Tuesday, August 21, 2012
Beauty Shot in a German Studio
In portrait and fashion photography, it's important to direct the light. And for beauty shots, it's often important to create symmetrical lighting. For this shoot, German photographer Benedikt Frings-Ness set out to place strong emphasis on creating soft light, while also providing a high degree of contrast.
[Note: The video below is in German, but Benedikt's visual demonstrations are pretty understandable. For more details in English, read the lesson copy below.]
Photoflex offers different types of lighting modifiers that will produce the type of lighting you're after. From hard to soft and everything in between. Here, I had the model stand in from of a silk background to create an ethereal, glamorous look. I also decided to use a wind machine to bring the hair of the model to life, as it tends to be more photogenic than flat, static hair.
Building the Lights from the Back Forward
For this beauty shot, I used a total of six lights and a reflector. Two were used as backlights with standard 7" reflectors attached. On each head was a red/orange gel and a grid to keep the light from spreading into the camera lens. [Figure 1]
These lights were positioned to light up the semi-transparent silk background, which created a shimmering, textured effect. The background color, similar to the skin tone of the model, lent a soft, feminine touch in the overall image.
For the edge/rim lights on the model, I used two medium Photoflex HalfDome soft boxes (also known as "strip lights"), each with fabric Grids attached to the faces. The main light was a Large MultiDome soft box positioned high and facing down, and I also decided to add one more head with a beauty dish attached, which was positioned next to the camera. [Figure 2]
Finally, a 39x72" LitePanel with White fabric would be used to bounce light from the MultiDome into the shadows of the model's face. [Figure 3]
The Main Light
I used the MultiDome as my main light, positioned it high and angled down toward the model. Both the front face and interior baffle helped to create a soft quality of light. Without these layers of diffusion, the projected light would be too hard and specular to be flattering. The MultiDome has also interior panels that are gold on one side and silver on the other. Here, I used two silver and two gold, which added to the warm atmosphere I was going for. [Figure 04]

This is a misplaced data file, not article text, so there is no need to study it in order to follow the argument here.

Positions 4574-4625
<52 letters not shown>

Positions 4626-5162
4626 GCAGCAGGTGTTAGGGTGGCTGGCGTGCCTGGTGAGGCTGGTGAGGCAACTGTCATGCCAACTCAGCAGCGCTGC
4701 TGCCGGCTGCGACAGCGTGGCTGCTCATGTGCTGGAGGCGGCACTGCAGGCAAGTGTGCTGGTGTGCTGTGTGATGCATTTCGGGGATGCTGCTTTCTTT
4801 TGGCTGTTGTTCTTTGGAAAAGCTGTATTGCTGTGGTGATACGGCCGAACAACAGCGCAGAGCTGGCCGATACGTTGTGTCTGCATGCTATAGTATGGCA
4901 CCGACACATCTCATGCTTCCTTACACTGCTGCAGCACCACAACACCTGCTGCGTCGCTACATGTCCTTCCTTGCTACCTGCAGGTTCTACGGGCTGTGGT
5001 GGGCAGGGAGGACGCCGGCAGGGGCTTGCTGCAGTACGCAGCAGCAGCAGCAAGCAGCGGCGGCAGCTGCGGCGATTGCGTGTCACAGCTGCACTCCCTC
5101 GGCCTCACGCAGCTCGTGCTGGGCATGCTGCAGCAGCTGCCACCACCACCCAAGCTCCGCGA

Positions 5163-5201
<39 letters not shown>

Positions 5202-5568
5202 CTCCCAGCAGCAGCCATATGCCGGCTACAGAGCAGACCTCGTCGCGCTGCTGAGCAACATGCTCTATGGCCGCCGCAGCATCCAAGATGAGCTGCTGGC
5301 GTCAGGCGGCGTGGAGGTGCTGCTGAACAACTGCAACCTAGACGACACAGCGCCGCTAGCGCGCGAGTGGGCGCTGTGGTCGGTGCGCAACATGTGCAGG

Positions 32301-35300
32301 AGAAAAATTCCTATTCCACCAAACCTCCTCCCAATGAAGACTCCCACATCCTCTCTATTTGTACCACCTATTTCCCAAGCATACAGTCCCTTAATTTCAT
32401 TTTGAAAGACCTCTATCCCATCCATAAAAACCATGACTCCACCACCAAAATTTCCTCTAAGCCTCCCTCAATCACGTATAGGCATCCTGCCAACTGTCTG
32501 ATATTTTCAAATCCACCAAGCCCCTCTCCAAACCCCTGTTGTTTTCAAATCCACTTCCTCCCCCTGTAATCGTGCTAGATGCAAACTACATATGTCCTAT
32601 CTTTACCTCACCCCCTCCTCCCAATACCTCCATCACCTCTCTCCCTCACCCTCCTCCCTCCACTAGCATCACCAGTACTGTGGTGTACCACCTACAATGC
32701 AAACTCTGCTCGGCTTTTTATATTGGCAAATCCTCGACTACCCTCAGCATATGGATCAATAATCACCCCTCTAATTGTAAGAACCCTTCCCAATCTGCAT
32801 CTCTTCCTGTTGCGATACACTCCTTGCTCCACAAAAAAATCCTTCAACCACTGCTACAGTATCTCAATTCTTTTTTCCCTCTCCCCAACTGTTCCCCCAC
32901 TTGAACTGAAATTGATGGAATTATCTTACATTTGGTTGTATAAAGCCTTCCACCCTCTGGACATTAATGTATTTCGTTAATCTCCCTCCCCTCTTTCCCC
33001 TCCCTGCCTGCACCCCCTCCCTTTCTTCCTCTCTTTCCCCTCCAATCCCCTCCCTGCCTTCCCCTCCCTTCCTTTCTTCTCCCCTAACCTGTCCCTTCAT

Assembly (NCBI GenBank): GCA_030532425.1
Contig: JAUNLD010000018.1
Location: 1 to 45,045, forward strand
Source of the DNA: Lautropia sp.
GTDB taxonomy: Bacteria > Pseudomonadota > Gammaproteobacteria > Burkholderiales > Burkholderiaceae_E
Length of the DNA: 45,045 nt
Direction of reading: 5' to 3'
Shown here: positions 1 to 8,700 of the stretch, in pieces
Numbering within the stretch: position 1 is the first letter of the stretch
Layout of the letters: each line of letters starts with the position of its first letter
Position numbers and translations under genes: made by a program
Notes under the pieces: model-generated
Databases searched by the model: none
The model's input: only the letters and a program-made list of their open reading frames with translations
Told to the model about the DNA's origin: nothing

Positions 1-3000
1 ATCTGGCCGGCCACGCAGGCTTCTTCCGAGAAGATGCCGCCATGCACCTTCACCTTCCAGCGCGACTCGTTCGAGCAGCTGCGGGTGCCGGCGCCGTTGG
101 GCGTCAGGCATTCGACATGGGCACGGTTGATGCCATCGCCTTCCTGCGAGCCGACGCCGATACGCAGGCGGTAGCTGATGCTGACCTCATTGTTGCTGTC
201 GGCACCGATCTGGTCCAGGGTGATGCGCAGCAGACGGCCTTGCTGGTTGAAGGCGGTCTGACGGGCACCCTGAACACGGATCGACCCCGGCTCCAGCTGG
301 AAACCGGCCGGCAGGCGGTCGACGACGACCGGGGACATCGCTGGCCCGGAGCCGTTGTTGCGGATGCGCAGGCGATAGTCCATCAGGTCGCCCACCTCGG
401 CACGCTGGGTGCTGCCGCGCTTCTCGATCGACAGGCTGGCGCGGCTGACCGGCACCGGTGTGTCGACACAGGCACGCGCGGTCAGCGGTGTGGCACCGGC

The Test Shots
My first test shot was with the background lights and main MultiDome only. As you can see, there's a nice warm tone to the background, the model's general outline is lit nicely, and the main light has created the classic butterfly lighting. (If you squint and look at the shadow under the nose, you can make out the shape of a butterfly, more or less.) While the MultiDome created a nice main light for the model, you can also detect a subtle gradient falloff in the face from top to bottom. [Figure 5]
Without further modification, the light alone renders the model with fairly deep shadows, which is oftentimes unflattering, especially around the eyes and neck. I could have placed a second soft box underneath and pointed it upward to fill in the shadows, but that can result in "Halloween lighting" which can also be unflattering.
Instead, I decided to simply bounce light projected from the MultiDome back into the shadows with a LitePanel with White fabric attached. This approach always results in balanced, soft and uniform illumination. A silver reflector would have reflected too much light here, and would have boosted the contrast more than I would have wanted.
With the LitePanel added, the shadows were now much lighter and the overall lighting is a lot softer. [Figure 6]
Next, I powered up the HalfDome soft boxes and positioned them so that they would further separate the model from the background and minimize the color of the background through the edges of the hair. I made sure to attach the fabric Grids to each of the HalfDomes to keep this light directional and out of the camera lens and off the background. Finally, I added a beauty dish a little lower than the main light and at lower power just to add some reflections in the eyes. Without reflections, the eyes can appear lifeless; not good for a beauty portrait! [Figure 7]
With the lighting finally dialed in, I was ready to shoot and have the model interact with the camera. For a final touch, I used a high-powered fan to add movement to the hair and make the overall picture feel more alive. Here's one of my favorites from the shoot. [Figure 8]
As you can see, a post-production black and white version works very well with this lighting setup as well. Once you've got the lighting right on set, you'll have many more options available to you in post. [Figure 9]
Camera: Nikon D700
Lens: Nikkor AF-S 80-200mm f/2.8 lens
Shutter speed: 1/200th of a second
White Balance: 5400 K
To see more of Benedikt Frings-Ness' work, visit: www.benfn.de
Written and photographed by Benedikt Frings-Ness
Translated by Rene Kim
Edited by Ben Clay